Monday, October 10, 2016

Investing in early childhood development essential to helping more children thrive

Public Release: 5-Oct-2016
Investing in early childhood development essential to helping more children thrive
249 million children under 5 are at risk of not reaching developmental potential, implementing low-cost interventions could reverse this trend
The Lancet

An estimated 43 percent--249 million--of children under five in low-and middle-income countries (LMICs) are at an elevated risk of poor development due to extreme poverty and stunting, according to findings from The Lancet's new Series, Advancing Early Childhood Development: from Science to Scale.

The Series reveals that early childhood development interventions that promote nurturing care--health, nutrition, responsive caregiving, security and safety, and early learning--may cost as little as 50 cents per child per year, when combined with existing services such as health. The World Health Organization, the World Bank, and UNICEF contributed to and offered guidance to the Series.

The findings in this Series underscore the importance of increased global commitment to early childhood development. Individuals are estimated to suffer a loss of about a quarter of average adult income per year, while countries may forfeit up to as much as two times their current GDP expenditures on health or education. Consequences of inaction impact not only present but future generations.


Research shows that a child's brain develops faster in the first 2-3 years than at any other time in life. These early years are also a critical period of adaptability and responsiveness to interventions. When young children are deprived of nutrition, stimulation, and protection, the damaging effects can produce long-term detriments for families and communities.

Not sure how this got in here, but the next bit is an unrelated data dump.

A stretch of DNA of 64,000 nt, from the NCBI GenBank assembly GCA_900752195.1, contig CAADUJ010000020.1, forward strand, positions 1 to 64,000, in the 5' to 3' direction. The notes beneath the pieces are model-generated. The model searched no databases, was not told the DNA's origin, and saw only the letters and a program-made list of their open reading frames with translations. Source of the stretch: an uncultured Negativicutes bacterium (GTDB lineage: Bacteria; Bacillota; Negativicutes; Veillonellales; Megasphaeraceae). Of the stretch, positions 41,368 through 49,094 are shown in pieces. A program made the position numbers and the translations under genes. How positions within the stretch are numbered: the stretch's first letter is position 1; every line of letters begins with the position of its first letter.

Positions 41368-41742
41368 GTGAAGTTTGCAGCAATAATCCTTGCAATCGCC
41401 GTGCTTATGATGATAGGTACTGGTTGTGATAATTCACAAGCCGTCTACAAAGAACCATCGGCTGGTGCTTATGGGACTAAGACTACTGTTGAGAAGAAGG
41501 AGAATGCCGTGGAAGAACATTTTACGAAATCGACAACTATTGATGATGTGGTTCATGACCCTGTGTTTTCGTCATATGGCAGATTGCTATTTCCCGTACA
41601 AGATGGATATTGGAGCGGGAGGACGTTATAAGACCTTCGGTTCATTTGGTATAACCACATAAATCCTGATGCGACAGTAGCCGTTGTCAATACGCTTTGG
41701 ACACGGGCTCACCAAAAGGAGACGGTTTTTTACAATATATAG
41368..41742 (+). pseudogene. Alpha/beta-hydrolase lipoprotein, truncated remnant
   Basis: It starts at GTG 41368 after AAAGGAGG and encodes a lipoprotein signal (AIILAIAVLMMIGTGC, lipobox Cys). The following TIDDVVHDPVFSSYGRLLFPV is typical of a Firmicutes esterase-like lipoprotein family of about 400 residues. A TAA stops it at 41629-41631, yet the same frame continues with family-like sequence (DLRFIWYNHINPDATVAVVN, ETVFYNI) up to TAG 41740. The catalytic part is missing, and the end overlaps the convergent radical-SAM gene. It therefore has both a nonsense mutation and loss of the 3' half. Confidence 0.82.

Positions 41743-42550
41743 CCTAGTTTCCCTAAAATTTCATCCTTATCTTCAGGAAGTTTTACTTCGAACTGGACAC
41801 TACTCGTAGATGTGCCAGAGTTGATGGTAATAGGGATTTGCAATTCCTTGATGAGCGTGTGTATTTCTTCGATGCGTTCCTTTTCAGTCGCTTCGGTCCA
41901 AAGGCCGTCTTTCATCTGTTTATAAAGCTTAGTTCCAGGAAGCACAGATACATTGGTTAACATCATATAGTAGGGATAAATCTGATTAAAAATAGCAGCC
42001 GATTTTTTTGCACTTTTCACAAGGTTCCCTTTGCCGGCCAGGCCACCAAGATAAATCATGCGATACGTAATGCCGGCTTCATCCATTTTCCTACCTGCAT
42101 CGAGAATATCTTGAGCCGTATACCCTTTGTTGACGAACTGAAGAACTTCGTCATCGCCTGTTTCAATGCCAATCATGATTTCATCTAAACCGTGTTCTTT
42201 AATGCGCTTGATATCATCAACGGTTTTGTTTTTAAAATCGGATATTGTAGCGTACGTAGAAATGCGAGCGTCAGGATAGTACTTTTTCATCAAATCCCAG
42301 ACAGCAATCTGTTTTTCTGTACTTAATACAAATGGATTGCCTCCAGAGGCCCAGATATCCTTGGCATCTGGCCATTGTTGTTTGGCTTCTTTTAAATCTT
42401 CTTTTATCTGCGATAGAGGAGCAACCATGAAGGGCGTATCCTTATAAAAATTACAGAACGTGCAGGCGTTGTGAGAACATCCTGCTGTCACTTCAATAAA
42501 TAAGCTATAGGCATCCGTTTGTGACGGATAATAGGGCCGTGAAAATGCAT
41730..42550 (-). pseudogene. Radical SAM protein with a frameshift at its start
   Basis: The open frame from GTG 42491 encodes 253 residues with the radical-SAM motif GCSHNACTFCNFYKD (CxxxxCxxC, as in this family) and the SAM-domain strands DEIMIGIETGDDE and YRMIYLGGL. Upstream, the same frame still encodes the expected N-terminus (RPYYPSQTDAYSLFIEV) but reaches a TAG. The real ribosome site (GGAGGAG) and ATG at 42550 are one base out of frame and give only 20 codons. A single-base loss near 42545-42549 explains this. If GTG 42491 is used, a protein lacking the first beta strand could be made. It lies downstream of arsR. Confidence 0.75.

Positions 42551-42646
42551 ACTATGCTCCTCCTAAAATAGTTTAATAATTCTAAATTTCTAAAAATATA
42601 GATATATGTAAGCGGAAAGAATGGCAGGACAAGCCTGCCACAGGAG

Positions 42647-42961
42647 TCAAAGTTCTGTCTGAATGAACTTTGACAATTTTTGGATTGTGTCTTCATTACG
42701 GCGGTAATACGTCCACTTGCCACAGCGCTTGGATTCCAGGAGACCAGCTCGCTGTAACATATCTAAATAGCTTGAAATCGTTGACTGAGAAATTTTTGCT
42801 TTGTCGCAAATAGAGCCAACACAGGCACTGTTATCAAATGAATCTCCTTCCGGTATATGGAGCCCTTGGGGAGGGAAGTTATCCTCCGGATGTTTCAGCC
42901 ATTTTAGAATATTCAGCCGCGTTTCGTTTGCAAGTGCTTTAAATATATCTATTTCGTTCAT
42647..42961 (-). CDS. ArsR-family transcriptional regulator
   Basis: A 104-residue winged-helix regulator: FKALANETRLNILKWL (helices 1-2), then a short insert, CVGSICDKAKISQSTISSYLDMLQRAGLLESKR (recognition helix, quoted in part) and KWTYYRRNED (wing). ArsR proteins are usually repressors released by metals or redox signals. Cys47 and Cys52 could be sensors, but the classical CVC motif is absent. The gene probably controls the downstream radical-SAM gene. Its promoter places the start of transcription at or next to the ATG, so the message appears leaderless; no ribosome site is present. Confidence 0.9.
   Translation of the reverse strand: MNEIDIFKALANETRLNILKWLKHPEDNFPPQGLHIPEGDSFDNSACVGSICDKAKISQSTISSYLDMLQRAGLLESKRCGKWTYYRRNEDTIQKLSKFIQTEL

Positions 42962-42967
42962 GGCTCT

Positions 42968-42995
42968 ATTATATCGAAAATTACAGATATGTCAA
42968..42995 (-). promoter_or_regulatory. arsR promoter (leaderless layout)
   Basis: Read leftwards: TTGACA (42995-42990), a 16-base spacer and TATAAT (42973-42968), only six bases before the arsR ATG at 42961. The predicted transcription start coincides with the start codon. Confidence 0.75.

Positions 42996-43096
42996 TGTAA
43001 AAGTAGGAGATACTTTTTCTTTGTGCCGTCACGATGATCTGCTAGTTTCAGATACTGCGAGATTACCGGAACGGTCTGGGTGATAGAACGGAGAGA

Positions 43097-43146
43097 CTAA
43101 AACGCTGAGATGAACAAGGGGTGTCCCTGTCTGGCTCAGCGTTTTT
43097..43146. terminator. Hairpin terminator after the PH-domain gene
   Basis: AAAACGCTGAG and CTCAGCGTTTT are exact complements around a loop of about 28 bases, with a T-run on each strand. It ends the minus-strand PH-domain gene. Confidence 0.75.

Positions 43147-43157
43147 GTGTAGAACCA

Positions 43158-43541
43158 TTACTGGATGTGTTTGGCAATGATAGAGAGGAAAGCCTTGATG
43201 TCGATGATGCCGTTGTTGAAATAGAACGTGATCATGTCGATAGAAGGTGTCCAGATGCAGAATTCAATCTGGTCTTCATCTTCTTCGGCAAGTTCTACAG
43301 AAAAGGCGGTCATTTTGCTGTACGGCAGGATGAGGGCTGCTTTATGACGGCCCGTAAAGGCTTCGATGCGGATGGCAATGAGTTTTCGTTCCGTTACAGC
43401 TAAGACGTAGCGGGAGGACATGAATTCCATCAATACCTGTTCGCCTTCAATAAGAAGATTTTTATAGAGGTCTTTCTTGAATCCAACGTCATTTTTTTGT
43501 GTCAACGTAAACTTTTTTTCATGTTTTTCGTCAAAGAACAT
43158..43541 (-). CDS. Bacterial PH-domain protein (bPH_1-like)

"The science and economics are clearly on the side of investing in the first 1,000 days of a child's life, starting with a woman's pregnancy," said Keith Hansen, Vice President, Human Development at the World Bank Group. "If we don't do this, children fall behind long before they set foot in school and suffer a lifetime of disadvantage. But if we do, we can make an irrevocable difference to their ability to fully participate in the economies of tomorrow as active, productive citizens. The Lancet research is further proof, if more is needed, of just how important this agenda is."


The authors propose several ways the global community can scale-up support for early childhood development services by:

Encouraging the adoption and implementation of policies to create supportive environments for families to provide nurturing care for young children.

Building capacity and strengthening coordination to promote early childhood development through existing health, nutrition, education, social, and child protection services.

Strengthening measurement and ensuring accountability for early childhood development services.

Increasing research, and fostering global and regional leadership and action.

Expanding political will and funding through advocacy for the Sustainable Development Goals (SDGs).

"Investing in young children is a moral, economic, and social imperative. The SDGs have provided a promising vision on children and adolescents' health, but political will and increased investment in early childhood development are needed to ensure that the ambitious targets can be reached. Early childhood development will not only benefit the children of today, but will have a direct impact on the stability and prosperity of nations in the future," said Dr Margaret Chan, WHO Director-General.

No comments:

Post a Comment